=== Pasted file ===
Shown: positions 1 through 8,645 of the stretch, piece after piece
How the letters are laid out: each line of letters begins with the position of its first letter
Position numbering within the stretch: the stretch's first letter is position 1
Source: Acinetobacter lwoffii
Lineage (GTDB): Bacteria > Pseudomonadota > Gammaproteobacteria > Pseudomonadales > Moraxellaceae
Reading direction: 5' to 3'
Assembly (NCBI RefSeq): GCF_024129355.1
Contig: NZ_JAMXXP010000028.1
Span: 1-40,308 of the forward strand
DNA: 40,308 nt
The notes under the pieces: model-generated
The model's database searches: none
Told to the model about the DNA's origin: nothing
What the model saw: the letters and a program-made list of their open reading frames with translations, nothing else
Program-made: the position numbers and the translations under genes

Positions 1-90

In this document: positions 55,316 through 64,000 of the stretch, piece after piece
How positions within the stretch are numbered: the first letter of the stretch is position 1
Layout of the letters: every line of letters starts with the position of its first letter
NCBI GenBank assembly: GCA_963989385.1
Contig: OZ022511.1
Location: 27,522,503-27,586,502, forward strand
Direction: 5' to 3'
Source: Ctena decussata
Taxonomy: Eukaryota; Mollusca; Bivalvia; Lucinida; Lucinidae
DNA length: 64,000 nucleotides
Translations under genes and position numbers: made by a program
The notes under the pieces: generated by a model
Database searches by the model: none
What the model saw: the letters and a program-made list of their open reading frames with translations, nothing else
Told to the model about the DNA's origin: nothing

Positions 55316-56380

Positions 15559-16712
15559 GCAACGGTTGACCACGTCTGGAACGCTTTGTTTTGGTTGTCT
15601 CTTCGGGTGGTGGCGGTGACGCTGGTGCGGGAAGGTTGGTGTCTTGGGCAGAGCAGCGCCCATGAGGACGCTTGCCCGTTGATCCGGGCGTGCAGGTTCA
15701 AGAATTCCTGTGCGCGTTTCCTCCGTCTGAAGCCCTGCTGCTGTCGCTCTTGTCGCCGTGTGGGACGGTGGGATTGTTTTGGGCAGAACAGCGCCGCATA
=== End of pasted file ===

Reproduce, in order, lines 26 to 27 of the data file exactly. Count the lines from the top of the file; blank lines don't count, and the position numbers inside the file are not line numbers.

DNA length: 64,000 nucleotides
Translations under genes and position numbers: made by a program